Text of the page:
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How long can you leave a car parked?


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Hey guys, I expect to be leaving my Regal parked from mid-June until the beginning of August. I will be out of the country. I will be taking the car up to Portland but, since my Mom doesn't drive, I wouldn't even want her to start it and move it up and back a few feet to get things moving...though maybe a neighbor could do it. Still, it may wind up sitting there.

I've heard that leaving them parked for that long can cause some problems. Namely, the battery may fail but more so than that, tires are supposed to get a "flat spot" or something to that effect.

Is there any truth to that? What other car components could be adversely affected by being parked for a long time?

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Correct- flat spots take much longer than 7 weeks to appear- years is the norm there.

You could put a trickle charger on the battery if jumping it when you get back is a hassle.

You should not have any other issues in only 7 weeks. The next step would be at 6 months or more, where you might consider a gas stabilizer.

I have a semi-'photographic' memory when it comes to numbers (only, unfortunately). When I took a look at a sweet '64 Catalina with a buddy once, it was sitting unlicensed in the owner's driveway. Odometer read 69,242. A solid 2 years later when I was jonesing for a vintage daily driver and went back to buy it, it hadn't moved a single mile in the meantime.

I did buy it and drove it happily for 2 years until I centerpunched a deer at 100MPH at 92,xxx miles.

I did swap out the tires almost immediately because it had bias plys and it was rather squirrely changing lanes on Rt 1. Also the trans seals had dried out, requiring a rebuild, but then again the car was then 27 years old.

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Only about a month?

You should be fine. :thumbsup:

My biggest worry would be the engine, since it is used to being driven a bit.

As long as:

- somebody warms it up for 5-10 min

- you drive it like you stole it when you get back (or at least push it on the freeway...)

You shouldn't push it when you first get it running after an extended period of no use. At least, that's my thinking.

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As others have noted, I don't think you'll have much of a problem.

Will you be storing the car inside or outside? If inside, is it going to be heated?

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I wouldnt worry about it. Fill the fuel tank and make sure you have fresh oil and a full service and you should be fine. I leave the Bonneville sit for a lot longer than that and other than starting it every 2-3 weeks or so it survives it just fine.

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for a month, you should be fine.

from experience of winterizing my motorcycle for a couple of months each year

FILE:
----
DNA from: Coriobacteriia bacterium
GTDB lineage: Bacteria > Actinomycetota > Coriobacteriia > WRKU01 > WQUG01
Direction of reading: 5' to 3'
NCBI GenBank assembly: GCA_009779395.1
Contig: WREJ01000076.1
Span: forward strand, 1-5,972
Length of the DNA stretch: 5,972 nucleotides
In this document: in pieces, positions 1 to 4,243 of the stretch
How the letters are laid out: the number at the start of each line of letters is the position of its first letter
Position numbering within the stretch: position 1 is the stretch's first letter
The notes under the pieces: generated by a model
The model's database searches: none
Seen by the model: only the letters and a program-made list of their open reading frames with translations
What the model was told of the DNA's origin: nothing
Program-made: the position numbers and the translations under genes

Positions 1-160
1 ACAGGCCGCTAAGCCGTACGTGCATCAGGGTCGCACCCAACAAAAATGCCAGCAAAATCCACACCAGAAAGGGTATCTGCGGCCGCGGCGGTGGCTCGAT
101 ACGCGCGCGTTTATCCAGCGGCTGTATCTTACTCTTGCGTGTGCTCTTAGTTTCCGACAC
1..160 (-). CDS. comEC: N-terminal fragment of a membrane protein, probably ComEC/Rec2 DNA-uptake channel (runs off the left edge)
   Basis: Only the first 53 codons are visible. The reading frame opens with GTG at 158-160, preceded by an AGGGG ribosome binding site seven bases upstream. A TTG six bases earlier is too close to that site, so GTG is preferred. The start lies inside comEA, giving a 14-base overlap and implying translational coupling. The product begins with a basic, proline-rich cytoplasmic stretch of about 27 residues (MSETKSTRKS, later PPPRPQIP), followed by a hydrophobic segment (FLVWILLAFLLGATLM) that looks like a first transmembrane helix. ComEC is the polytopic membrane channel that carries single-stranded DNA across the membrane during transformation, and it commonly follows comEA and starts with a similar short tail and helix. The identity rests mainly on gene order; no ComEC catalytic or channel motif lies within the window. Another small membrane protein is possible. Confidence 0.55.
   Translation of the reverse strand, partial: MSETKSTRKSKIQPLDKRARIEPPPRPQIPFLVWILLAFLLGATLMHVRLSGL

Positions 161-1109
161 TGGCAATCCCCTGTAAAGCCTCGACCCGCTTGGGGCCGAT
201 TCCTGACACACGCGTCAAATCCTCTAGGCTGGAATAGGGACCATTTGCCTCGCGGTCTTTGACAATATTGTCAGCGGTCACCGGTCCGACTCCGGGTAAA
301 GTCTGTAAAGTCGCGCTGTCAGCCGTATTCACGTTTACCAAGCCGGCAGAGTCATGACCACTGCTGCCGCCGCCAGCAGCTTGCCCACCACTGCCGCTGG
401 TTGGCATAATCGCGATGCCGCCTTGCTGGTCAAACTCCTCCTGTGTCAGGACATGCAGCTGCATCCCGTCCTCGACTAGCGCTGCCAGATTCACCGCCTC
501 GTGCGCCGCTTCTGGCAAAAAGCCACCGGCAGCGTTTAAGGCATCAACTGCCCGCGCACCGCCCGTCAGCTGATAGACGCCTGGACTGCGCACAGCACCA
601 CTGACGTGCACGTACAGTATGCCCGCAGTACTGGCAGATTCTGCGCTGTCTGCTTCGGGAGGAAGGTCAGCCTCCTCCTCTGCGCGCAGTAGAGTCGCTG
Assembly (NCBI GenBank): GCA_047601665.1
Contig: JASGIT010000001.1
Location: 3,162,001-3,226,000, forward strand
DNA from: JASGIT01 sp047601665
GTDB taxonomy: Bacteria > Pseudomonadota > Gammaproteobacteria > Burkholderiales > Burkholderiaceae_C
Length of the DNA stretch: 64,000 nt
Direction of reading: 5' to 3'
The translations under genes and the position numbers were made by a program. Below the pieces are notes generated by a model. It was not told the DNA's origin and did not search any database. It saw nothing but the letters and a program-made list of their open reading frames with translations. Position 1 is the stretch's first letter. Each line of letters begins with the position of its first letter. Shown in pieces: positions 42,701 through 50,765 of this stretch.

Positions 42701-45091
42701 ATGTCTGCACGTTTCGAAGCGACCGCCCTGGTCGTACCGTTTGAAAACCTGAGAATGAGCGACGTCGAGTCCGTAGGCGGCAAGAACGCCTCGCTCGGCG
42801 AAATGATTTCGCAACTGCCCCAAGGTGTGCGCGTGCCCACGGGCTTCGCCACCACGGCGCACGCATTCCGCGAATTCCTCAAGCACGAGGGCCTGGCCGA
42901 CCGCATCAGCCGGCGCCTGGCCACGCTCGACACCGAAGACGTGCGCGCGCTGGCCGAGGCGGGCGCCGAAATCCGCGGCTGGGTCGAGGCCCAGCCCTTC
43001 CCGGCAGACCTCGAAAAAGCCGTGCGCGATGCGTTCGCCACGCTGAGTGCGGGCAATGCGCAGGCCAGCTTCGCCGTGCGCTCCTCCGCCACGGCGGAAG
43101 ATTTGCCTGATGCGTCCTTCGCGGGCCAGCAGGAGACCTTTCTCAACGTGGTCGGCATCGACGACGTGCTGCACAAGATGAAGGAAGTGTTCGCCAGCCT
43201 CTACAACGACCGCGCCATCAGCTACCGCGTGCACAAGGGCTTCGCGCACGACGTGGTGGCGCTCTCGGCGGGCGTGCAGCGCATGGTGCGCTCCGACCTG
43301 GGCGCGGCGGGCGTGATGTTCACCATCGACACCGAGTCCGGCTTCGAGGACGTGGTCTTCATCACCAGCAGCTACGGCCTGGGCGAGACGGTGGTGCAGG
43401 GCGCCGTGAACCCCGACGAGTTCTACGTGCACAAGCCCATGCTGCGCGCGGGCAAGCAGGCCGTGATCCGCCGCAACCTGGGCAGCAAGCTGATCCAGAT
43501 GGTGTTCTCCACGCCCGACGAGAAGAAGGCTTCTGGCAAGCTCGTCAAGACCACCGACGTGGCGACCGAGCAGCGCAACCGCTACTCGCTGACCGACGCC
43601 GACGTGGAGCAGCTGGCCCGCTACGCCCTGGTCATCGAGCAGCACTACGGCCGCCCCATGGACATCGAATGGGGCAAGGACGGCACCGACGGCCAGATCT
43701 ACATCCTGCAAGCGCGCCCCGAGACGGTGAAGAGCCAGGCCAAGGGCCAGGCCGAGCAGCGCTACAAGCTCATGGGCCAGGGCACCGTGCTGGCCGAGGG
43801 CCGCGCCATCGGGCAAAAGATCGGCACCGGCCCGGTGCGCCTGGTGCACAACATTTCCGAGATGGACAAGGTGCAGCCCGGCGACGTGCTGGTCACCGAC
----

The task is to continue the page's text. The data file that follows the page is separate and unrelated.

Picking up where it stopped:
-unhook battery and leave on battery tender or trickle charger plugged into timer

-put fuel stabilizer in the gas tank and run it through the fuel system

-put wood under tires to insulate them from the cold concrete

-change the oil & filter so acids in oil don't damage engine components

Edited by Dragon
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Ah, you just need to clean out the sitting fuel...just drive it then... :P

You don't push it, because seals that have not been flexed can crack, causing leaks! Re: old gas, before you leave, add

"Stabil" gas line stabilizer into you tank and run the engine to get it thru the fuel system. One bottle treats 20 gals. Once treated,

the car can stand for months.

For all you "experts", tires can "flat-out" overnight. It is due to the weight of the car sitting on one contact patch of the tire.

Usually the tire "rounds-out" again as you drive it. However depending on the age of the tires and what kind of construction

was used in the tire fabrication, some tires have a memory, and retain that flat spot for a long time. If the car is not

going to be moved periodically, and it is not in the way in the spot where you are going to leave it, put it on jack stands, which

are just above the ride position so that the car is not unstable, but all the weight of the car is off the tires. You should use 4,

located at frame or jacking points of the car. And I don't mean leave it on a floor jack! You want to use stationary, adjustable

jack stands. Oh yeah, don't try this if the spot you are leaving the car in is not level!

Depending on when you changed oil last, from when you store the car, a fresh oil change is usually good, to remove any

corrosive contaminants that collect in your oil. Lastly, disconnect the battery, and store it out of the car and indoors if you can.

As someone else suggested, put it on a slow trickle-charger. This keeps the cells from breaking down. Make sure that it

has the correct level of fluid in it, if it has removable cell caps.

The use of a car cover, if outdoors is controversial. A poorly fitted one can do severe damage to the paint, due to rubbing

as it moves around with a wind. If again, it is indoors these help prevent the normal dust settling from getting on the paint.

And, as also mentioned, if you are in a climate where there are freezing temps, be sure that your antifreeze level is

adequate by testing it. You are not looking for volume, but freezing temp point of your coolant mix.

That should cover most of the points, unless you are considering longer periods of time.

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